Scientists confirm Christopher Columbus' bones





Scientists said Friday they have confirmed that at least some of Christopher Columbus' remains were buried inside a Spanish cathedral, a discovery that could help end a century-old debate over the explorer's final resting place.

DNA samples from 500-year-old bone slivers could contradict the Dominican Republic's competing claim that the explorer was laid to rest in the New World, said Marcial Castro, a Spanish historian and teacher who devised the study that began in 2002.

However, some of Columbus' remains also could have been buried in the Dominican Republic, he said.

The announcement came a day before the 500th anniversary of Columbus' death in the Spanish city of Valladolid.

A forensic team led by Spanish geneticist Jose Antonio Lorente compared DNA from bones buried in a cathedral in Seville with DNA from remains known to be from Columbus' brother, Diego, who also is buried in the southern Spanish city.

"There is absolute matchup between the mitochondrial DNA we have studied from Columbus' brother and Christopher Columbus," Castro said in a telephone interview.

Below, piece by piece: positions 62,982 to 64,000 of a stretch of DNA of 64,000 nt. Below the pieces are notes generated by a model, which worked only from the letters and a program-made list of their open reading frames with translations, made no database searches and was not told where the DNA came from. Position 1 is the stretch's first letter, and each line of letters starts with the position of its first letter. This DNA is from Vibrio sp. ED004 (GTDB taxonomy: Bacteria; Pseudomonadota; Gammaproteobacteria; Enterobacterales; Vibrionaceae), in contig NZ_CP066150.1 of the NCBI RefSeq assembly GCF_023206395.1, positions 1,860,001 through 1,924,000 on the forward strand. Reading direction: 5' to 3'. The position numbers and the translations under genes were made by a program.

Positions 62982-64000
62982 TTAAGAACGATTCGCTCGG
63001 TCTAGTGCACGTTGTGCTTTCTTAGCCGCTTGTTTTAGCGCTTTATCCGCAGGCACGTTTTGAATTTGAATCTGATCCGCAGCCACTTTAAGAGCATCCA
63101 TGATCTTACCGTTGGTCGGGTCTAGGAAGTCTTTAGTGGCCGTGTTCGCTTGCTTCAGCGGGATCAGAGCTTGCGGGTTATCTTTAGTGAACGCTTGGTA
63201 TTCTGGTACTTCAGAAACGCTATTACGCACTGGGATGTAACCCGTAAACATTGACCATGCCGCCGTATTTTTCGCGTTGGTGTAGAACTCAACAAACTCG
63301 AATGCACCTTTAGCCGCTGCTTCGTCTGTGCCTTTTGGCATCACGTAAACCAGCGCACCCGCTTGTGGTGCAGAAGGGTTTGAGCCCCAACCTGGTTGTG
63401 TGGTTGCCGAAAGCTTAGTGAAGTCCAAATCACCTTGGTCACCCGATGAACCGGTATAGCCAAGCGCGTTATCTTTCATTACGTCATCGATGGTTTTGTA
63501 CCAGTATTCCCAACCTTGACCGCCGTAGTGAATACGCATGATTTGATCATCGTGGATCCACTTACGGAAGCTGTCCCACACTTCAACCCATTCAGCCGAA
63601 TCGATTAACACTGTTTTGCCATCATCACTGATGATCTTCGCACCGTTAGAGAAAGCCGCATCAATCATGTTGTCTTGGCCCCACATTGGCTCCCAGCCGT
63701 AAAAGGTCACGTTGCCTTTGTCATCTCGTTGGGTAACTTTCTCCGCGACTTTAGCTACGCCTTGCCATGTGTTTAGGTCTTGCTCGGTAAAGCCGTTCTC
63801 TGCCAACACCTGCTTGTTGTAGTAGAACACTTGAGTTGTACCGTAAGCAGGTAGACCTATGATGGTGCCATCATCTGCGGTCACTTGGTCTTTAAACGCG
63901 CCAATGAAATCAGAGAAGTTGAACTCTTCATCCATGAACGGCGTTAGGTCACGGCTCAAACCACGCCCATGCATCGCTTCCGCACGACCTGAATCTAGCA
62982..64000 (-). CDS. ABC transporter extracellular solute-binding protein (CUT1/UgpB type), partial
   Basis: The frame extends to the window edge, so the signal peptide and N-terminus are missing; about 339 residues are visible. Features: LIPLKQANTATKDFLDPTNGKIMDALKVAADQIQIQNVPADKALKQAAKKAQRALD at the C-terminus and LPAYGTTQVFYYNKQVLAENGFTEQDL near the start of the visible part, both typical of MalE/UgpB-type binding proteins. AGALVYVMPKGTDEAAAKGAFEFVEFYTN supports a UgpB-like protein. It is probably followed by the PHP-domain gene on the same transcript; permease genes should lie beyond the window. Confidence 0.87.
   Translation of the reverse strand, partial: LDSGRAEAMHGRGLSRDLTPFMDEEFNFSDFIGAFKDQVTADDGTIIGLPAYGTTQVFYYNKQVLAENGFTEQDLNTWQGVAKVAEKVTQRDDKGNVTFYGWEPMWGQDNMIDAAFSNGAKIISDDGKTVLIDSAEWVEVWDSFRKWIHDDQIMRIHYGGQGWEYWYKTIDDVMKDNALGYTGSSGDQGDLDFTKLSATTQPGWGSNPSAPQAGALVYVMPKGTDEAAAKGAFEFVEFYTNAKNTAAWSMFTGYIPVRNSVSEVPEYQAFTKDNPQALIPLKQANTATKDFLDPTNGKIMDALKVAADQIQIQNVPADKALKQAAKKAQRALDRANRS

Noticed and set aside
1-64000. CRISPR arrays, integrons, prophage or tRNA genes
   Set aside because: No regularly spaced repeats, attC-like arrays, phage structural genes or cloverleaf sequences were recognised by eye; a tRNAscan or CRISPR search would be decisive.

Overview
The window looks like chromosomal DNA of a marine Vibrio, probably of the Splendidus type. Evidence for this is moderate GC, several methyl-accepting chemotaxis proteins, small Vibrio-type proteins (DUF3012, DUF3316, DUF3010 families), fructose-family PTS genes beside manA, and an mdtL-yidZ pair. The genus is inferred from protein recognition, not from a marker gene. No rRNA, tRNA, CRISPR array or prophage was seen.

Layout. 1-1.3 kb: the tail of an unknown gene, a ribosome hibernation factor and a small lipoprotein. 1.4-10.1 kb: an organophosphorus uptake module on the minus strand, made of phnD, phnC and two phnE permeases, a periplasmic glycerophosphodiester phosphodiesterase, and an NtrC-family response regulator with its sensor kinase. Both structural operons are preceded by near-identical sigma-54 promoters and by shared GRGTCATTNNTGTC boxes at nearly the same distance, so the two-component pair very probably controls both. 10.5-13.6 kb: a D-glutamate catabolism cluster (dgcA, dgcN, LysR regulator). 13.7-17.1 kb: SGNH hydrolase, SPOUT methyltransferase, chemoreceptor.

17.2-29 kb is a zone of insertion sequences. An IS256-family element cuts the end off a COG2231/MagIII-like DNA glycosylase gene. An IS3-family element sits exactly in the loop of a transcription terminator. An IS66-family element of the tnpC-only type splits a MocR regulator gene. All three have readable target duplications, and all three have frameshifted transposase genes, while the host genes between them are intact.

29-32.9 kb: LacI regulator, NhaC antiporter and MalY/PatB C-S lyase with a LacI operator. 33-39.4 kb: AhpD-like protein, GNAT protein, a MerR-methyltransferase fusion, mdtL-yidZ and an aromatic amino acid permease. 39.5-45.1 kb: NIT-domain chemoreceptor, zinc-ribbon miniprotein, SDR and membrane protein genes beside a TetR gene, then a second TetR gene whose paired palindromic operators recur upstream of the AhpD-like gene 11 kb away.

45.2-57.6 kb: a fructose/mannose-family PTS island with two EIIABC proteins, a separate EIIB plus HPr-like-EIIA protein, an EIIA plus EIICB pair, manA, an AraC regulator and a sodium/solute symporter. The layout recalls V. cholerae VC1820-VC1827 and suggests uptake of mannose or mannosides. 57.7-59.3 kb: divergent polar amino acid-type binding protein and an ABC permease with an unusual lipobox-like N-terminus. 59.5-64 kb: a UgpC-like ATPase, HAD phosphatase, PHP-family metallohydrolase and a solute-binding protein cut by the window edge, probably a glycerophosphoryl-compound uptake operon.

Mitochondria are cell components rich in the genetic material.

Juan Bautista Mieses, the director of the Columbus Lighthouse — a cross-shaped building several blocks long that the Dominican government built to house the explorer's remains — dismissed the researchers' findings. He insisted that Columbus is buried in the Dominican Republic.

"The remains have never left Dominican territory," Bautista said.

Castro and his colleagues say they had tried in vain for years to persuade the Dominican Republic to open up the monument to compare the remains inside with those of Diego Columbus.

"Now, studying the remains in the Dominican Republic is more necessary and exciting than ever," Castro said.

Although his team is convinced the bones in Seville are from Columbus, he said, that does not necessarily mean the ones in Santo Domingo are not. Columbus' body was moved several times after his death, and the tomb in Santo Domingo might conceivably also hold part of the explorer's body.

"We don't know what is in there," Castro said.

Christopher Columbus arrived in the New World in 1492, landing at the island of Hispaniola, which today comprises the Dominican Republic and Haiti.

Historians have been debating for more than 100 years whether Spain or the Dominican Republic has legitimate bragging rights to the remains of Columbus.



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